Publication Date


Document Type


First Advisor

Erman, James E.

Degree Name

Ph.D. (Doctor of Philosophy)


Department of Chemistry and Biochemistry


Ligand binding (Biochemistry)||Hemoproteins||Nuclear magnetic resonance spectroscopy


The binding of small molecules to proteins can be used to probe the structure and chemical reactivity of the proteins' active sites. In this dissertation, the binding of imidazole and 4-nitroimidazole to the heme proteins, metmyoglobin and FixL, was studied. Stopped-flow kinetics studies suggest that metmyoglobin binds the imidazolate forms of these ligands faster than the imidazolium and neutral forms; however, spectroscopic data indicate that the neutral form is stabilized by metmyoglobin, even at high pH. Nuclear magnetic resonance experiments were used to find evidence that the neutral form of 4-nitroimidazole was bound at alkaline pH. There is evidence from these studies for a buried exchangeable proton, which is most logically assigned to the NδH proton of 4-nitroimidazole. If this assignment is incorrect, it does not rule out the presence of the proton, which could be buried in the diamagnetic envelope or in rapid exchange with water. Assignments for 21 out of 25 of the paramagnetically shifted resonances were also made. The FixL protein belongs to a class of heme proteins that functions as biological sensors. Ligand binding to FixL is not well characterized. The pH dependence of imidazole and 4-nitroimidazole binding to the FixL heme domain were used to investigate whether FixL discriminates between the differently charged forms of these ligands. The absorbance spectra of FixL complexes with imidazole and 4-nitroimidazole indicate that the neutral form of the ligands is stabilized at neutral and alkaline pH. The kinetic studies of imidazole binding to FixL show that the observed rate constant displays hyperbolic dependence on imidazole concentration. Therefore, the rate-limiting step at high imidazole concentrations must be associated with a change that occurs in the protein, such as a conformational change. An ionization on FixL increases the rate of this step. The heme 7-propionic acid carboxlyate group is the most likely candidate for this ionization. Estimates of the association rate constant, ka, for the heme domain of FixL, FixLN, indicate that imidazole and 4-nitroimidazole bind 185 times and 16 times faster to FixLN than metMb, respectively. The dissociation rate constant, kd, is also faster for FixLN than for metMb, resulting in FixLN equilibrium constants which are 15 times smaller and 2 times larger for imidazole and 4-nitroimidazole, respectively. The chemical reactivity at the active sites of these two oxygen-binding proteins is similar. Both metmyoglobin and FixL appear to bind the anionic forms of the ligands preferentially; however, both protein-ligand complexes must take up a proton upon ligand binding since the neutral forms of the ligands are bound, even at high pH.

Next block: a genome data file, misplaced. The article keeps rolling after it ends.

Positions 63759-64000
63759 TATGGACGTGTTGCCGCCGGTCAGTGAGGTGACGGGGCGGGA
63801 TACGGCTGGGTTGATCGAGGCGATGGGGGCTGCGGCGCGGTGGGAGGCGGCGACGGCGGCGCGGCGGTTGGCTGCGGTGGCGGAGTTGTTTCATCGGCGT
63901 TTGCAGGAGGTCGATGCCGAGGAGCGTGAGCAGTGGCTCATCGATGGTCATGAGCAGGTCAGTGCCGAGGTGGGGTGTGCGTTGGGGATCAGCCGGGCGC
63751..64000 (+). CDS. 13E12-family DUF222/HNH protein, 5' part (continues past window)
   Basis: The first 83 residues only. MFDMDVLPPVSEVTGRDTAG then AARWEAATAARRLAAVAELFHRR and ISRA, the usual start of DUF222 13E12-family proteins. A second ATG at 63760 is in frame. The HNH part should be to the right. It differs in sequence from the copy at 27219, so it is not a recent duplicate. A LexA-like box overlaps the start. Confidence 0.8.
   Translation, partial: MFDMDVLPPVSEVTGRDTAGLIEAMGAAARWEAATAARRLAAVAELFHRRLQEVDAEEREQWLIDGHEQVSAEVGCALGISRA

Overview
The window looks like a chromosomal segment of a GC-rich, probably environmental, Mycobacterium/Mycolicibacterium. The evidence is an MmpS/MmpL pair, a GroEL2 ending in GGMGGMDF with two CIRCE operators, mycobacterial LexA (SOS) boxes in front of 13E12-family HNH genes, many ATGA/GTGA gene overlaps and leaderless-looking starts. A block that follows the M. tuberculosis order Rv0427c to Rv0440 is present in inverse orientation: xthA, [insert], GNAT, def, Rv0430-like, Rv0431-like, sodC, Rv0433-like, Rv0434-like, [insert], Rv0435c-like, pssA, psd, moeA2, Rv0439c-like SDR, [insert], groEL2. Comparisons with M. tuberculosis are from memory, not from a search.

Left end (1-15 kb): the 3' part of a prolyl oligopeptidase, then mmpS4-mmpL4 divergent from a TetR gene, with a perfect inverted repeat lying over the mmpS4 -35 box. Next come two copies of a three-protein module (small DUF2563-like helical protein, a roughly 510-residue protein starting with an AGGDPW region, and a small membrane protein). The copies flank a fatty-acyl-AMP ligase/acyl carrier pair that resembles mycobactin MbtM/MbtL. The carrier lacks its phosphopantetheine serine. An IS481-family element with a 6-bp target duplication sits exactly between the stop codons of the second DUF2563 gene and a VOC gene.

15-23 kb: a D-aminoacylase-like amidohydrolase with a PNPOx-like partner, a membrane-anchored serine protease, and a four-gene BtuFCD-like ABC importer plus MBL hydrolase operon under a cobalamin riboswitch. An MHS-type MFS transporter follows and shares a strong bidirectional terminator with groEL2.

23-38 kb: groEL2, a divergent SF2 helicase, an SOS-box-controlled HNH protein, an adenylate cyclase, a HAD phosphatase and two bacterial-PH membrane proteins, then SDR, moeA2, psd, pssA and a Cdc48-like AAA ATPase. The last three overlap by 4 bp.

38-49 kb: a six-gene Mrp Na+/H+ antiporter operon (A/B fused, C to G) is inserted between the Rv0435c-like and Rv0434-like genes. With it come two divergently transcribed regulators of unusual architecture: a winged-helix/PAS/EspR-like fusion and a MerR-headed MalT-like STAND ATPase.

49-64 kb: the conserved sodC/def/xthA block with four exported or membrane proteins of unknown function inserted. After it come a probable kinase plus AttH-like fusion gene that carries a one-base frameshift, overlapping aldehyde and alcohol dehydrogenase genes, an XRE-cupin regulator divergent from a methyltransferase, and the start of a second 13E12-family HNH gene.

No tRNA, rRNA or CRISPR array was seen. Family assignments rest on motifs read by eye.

Includes bibliographical references (pages [246]-249).


xiii, 253 pages




Northern Illinois University

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